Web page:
I noticed, however, that my breadcrumb song had ended. I waited to see if this man I had almost injured would be able to get me back where I needed to go. I couldn’t ask him. I was afraid of how he might look at me.
Turns out he is more polite than I am and even introduced himself to me as the cross country coach. His name is Alex. He made it clear to me that there were two teams, one for the men and one for the women.
“I didn’t know there were women’s teams,” I said. I looked at him to see if he cared what I was about to say, “I trained with the boys team in high school, but I never competed.”
It felt like I was showing off. I don’t usually talk about running. No one at home seemed interested that I ran with the boys. Alex, though, was most impressed.
I guess it is impressive that I could keep up with them. I never thought about it. I like running. I like it so much I was willing to be with them as they charged along the paths, spitting and swearing and pushing each other out of the way. They ignored me. But I could keep up with them.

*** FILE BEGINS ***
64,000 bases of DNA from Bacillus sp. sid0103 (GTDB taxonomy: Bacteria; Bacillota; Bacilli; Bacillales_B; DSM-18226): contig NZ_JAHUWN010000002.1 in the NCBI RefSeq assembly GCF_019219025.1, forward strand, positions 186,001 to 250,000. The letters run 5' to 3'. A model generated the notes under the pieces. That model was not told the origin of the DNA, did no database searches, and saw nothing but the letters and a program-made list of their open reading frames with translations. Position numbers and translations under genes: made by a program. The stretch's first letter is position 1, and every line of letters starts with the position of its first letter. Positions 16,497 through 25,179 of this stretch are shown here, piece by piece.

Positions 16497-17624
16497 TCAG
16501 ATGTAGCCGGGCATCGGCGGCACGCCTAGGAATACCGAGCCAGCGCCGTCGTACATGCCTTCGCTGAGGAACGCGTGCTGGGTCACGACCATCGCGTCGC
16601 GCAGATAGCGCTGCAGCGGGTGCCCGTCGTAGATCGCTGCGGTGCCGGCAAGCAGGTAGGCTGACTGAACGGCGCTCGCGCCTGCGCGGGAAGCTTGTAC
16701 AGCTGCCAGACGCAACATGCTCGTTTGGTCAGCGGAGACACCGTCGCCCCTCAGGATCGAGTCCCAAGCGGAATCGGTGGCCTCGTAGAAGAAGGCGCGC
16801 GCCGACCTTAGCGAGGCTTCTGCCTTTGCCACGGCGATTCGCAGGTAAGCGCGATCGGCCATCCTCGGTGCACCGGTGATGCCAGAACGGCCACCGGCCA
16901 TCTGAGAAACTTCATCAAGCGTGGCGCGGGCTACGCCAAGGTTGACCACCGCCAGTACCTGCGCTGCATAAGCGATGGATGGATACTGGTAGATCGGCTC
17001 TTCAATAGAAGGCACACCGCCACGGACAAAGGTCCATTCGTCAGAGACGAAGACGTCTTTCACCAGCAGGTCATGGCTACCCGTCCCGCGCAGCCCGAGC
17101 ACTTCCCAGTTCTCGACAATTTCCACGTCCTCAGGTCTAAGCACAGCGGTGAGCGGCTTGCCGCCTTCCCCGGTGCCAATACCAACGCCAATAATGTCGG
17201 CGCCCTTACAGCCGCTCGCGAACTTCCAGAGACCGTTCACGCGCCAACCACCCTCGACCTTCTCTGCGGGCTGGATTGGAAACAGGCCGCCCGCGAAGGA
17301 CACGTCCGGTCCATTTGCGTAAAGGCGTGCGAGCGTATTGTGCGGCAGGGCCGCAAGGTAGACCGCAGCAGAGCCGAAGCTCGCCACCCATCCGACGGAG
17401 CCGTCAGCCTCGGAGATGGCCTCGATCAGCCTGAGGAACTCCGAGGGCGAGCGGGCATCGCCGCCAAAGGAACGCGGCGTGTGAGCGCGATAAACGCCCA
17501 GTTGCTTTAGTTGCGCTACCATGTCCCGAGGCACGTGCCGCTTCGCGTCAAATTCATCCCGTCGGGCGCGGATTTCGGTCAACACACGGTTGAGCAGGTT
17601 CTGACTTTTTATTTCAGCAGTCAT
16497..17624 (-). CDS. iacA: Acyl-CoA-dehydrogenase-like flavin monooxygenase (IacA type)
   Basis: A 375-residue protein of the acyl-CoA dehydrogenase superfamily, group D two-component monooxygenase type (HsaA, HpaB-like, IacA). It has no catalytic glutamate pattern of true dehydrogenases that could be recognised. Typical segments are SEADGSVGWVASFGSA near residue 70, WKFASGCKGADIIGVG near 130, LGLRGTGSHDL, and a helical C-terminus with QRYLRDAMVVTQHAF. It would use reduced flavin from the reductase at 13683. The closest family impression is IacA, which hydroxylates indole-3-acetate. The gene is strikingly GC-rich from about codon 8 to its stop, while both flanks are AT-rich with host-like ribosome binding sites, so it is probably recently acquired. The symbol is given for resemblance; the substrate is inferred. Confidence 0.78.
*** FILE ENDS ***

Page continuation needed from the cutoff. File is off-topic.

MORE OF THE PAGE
Alex suddenly asked me to try out for the team.
I didn’t expect that. “I need to think about it,” I said, “my classes have to come first.”
“Of course,” he said, “but you should try competing. It changes everything.”
By then we had reached a spot where I knew where I was. In my eagerness to get back up to my dorm room, I walked away from Alex. But Alex didn’t let me walk off like that. He came after me and tapped me on the shoulder.
“I’ve told you my name, but what’s yours?”
I said, “Scags Morgenstern.”
He looked me right in the eye and said, “Okay, Scags. We have a practice tomorrow morning. Meet us at 7:00 in the courtyard of the phys ed building.” With that, he walked away.
I didn’t have a chance to say yes or no. I lingered for a moment, watching him run back the way we had come. For the first time, I tried to imagine what it would be like to actually win a race rather than just pretending to myself that I could win one, given the chance.
With all of these new thoughts racing around inside me, I made myself come back up to my room so I could write down all this great new stuff that is happening to me. Maybe this gift from Mama will be useful after all.